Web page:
Rick Curl: Curl sexually abused Kelley Davies Currin in the 1980s, which was never reported to USA Swimming. Based on a complaint from another athlete, USA Swimming initiated an investigation into the allegations in 2011. USA Swimming reached out to Ms. Davies and she provided a copy of the settlement agreement Mr. Curl had entered into with her parents in 1989. USA Swimming went forward with the case against Curl. Based on the settlement agreement, Curl was banned for life in 2012. It is not true that Chuck Wielgus admitted under oath in May of 2010 that he knew Rick Curl had molested Kelley Davies Currin. The Petition also claims that USA Swimming is responsible for Curl being allowed to coach for years after he abused Ms. Davies. That is not true. It was USA Swimming that reached out to Ms. Davies. Further, since Mr. Curl’s ban, USA Swimming has also learned from the press that Ms. Davies and her parents were in possession of a signed confession by Curl, which they had previously given to the University of Maryland in 1988, causing Curl to be fired from the University. That confession was neither given to USA Swimming by the Davies nor the University. If it had been, the proceedings to ban Curl would have been initiated immediately. Rick Curl is now in jail. It was USA

Swimming that reported to the Montgomery County (MD) police department initiating that criminal proceeding.

Will Colebank: In 1998, USA Swimming terminated its club development director, Will Colebank, for improper communications with a male athlete and having pornographic images on his USA Swimming computer. USA Swimming followed the law and was not a mandatory reporter under Colorado law. However if faced with similar circumstances today, USA Swimming would handle this differently and report the conduct to law enforcement.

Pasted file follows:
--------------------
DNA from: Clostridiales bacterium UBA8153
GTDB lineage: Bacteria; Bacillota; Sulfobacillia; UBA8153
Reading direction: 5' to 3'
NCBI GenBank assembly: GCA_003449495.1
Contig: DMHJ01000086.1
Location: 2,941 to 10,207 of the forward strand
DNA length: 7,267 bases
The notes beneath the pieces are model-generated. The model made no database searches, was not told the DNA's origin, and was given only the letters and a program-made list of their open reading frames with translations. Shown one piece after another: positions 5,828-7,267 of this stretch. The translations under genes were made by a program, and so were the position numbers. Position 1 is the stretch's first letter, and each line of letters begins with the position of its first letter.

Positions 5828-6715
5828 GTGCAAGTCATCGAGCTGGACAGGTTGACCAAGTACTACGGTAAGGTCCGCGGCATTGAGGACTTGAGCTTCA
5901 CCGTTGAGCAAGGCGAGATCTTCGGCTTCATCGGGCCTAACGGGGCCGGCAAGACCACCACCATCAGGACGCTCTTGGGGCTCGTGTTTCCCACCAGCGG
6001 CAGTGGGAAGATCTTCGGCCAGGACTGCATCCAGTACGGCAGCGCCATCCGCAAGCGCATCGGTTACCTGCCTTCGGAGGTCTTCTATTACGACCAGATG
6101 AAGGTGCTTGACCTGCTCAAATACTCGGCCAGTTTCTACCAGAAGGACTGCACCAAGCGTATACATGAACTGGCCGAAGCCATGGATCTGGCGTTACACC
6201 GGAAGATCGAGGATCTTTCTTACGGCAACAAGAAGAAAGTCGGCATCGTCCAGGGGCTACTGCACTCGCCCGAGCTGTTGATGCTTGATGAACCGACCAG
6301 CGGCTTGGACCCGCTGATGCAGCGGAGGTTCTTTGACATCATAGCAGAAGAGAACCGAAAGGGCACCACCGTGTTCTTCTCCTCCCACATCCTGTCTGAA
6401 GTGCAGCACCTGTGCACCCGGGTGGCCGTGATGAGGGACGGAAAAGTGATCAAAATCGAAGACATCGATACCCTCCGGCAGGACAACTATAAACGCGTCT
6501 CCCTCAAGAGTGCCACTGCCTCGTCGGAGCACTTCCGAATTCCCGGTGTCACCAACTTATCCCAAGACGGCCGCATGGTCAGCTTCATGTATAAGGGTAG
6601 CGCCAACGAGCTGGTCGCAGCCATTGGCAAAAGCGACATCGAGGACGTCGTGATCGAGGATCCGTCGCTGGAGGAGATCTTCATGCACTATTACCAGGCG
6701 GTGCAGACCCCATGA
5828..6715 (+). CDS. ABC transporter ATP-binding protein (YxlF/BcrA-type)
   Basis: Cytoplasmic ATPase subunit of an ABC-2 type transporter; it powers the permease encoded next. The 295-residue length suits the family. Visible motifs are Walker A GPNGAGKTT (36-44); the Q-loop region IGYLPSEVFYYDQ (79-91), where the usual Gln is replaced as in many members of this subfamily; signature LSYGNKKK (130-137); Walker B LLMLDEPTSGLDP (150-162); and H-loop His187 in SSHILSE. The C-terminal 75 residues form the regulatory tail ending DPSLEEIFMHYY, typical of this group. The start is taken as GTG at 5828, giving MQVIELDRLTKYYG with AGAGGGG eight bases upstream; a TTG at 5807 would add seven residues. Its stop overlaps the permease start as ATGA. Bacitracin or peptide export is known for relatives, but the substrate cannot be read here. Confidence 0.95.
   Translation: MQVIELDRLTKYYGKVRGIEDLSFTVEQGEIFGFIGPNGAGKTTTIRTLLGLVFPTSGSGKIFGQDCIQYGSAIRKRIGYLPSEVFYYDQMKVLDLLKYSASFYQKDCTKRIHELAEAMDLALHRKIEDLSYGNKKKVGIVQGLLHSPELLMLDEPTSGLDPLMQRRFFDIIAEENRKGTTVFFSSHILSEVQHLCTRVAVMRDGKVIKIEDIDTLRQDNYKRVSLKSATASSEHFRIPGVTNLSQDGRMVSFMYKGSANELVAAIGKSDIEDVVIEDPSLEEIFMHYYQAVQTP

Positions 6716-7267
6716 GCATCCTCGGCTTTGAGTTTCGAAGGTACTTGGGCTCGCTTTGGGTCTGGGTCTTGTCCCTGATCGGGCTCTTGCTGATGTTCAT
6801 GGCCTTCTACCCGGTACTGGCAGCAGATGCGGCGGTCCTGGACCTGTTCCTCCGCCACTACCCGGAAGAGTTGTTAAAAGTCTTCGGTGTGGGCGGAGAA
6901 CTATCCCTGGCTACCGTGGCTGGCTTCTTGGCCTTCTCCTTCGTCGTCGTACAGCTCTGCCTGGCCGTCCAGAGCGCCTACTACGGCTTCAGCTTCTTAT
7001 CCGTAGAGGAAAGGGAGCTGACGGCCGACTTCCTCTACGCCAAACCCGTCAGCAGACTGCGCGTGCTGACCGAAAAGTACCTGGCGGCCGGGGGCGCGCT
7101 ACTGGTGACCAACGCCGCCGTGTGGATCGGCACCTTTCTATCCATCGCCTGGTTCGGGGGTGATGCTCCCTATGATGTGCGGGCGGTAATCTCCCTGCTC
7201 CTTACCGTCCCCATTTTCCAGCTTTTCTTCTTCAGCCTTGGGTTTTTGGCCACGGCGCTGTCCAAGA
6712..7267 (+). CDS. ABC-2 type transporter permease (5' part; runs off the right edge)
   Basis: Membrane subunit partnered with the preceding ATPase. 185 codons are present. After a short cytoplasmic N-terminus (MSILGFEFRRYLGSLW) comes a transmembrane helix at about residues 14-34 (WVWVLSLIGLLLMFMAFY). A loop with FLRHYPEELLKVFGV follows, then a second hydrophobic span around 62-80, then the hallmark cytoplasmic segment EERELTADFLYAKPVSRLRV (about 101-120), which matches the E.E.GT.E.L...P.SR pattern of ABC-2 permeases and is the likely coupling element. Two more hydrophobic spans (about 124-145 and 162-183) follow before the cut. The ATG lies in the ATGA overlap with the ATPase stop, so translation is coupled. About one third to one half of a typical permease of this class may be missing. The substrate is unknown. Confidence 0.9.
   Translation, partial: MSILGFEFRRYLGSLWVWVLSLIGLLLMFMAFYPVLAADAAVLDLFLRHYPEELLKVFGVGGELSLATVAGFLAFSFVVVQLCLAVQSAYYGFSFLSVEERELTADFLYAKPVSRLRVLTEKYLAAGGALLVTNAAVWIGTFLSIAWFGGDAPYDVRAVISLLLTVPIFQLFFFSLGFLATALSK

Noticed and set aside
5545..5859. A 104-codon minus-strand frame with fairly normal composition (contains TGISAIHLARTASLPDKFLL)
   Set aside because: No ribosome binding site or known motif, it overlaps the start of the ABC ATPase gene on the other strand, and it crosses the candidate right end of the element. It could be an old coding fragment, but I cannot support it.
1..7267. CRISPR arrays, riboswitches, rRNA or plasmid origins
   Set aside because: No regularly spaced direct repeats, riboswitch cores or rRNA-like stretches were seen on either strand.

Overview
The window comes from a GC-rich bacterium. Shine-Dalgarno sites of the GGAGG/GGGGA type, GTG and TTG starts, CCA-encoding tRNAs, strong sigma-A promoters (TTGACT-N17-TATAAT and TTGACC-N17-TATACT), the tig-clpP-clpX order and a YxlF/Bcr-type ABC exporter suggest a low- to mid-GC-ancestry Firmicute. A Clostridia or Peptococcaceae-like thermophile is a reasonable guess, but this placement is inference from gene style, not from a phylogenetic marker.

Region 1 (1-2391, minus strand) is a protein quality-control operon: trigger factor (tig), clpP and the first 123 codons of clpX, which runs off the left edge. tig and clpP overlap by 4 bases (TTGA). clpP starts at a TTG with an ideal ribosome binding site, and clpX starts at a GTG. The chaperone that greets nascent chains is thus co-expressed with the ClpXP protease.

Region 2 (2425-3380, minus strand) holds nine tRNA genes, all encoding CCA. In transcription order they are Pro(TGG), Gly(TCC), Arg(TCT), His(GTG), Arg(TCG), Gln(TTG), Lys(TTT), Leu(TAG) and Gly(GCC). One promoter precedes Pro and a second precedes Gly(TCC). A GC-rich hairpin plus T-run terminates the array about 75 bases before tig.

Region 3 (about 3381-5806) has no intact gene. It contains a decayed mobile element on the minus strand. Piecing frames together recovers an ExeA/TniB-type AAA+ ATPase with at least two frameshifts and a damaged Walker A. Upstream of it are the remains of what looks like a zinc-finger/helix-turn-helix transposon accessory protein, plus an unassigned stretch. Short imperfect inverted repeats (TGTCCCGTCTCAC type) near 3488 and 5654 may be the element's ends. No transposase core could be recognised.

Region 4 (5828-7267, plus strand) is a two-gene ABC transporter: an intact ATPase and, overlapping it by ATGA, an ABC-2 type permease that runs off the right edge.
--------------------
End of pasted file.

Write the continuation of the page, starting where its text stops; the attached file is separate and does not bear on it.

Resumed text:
Brian Hindson: The petition claims that in a May 2010 deposition, Wielgus lied and perjured himself by claiming he had no knowledge of any USA Swimming athletes ever being videotaped. That is a gross exaggeration. In response to a question as to whether he had any knowledge that Brian Hindson was filming swimmers naked in their dressing rooms before he was arrested for videotaping athletes, Chuck answered “no” and then went on to editorialize that the issue of filming or taking pictures “was not even on the radar screen until in just the last couple of years.” There had been two prior complaints of coaches videotaping athletes in the previous decade but Chuck had no significant involvement in either, and Chuck recalled neither incident at the time of his deposition, and he was never specifically asked about them.

As technology and social media have developed, USA Swimming now mandates that all USA Swimming member clubs establish their own electronic communication/social media policy. To ensure this happens, USA Swimming has developed a model policy that serves as the default policy. Recording devices of any type in the locker room are explicitly prohibited by the USA Swimming Code of Conduct.


Q: Why did USA Swimming oppose SB-131?

A: USA Swimming’s opposition was never about preventing justice for victims, but rather the unfair provisions outlined in SB 131. USA Swimming absolutely believe in protecting victim’s rights. However, we didn’t feel that this bill was the right approach to the issue. The bill only opened the statute of limitations for claims against private institutions; it did not open the window for claims against the abusers themselves or public entities. USA Swimming joined multiple opponents of the bill, including California-based YMCAs, a broad-selection of schools, other religious organizations and the Catholic Church. California Governor Jerry Brown vetoed the bill stating it showed that “victims of abuse by a public entity are somehow less deserving than those who suffered abuse by a private entity” and is “simply too open-ended and unfair.”


Q: Does USA Swimming “grandfather in” abusing coaches as the petition suggests?

A: The claim that USA Swimming “grandfathers in abusing coaches, so long as they give up their membership in the organization” is simply false. USA Swimming regularly brings cases against coaches who are no longer members based on misconduct committed while the coaches were members. Based on legislation which it enacted in 2013, USA Swimming now has far more latitude to take pro-active steps to ban members from the sport no matter when their misconduct occurred, even if prior to membership. USA Swimming stretches its authority to punish former members far beyond the position taken by most other NGBs.


Q: What is USA Swimming’s Anti-Retaliation policy?

A: The comment of USA Swimming’s anti-retaliation policy referenced in the petition is not an accurate description of the policy. If an assistant coach called USA Swimming and complained that he or she had witnessed sexual abuse by the head coach and then was fired for making that complaint, then that would be retaliation under USA Swimming’s policy (Articles 306.1 and 306.2) unlike the petition asserts.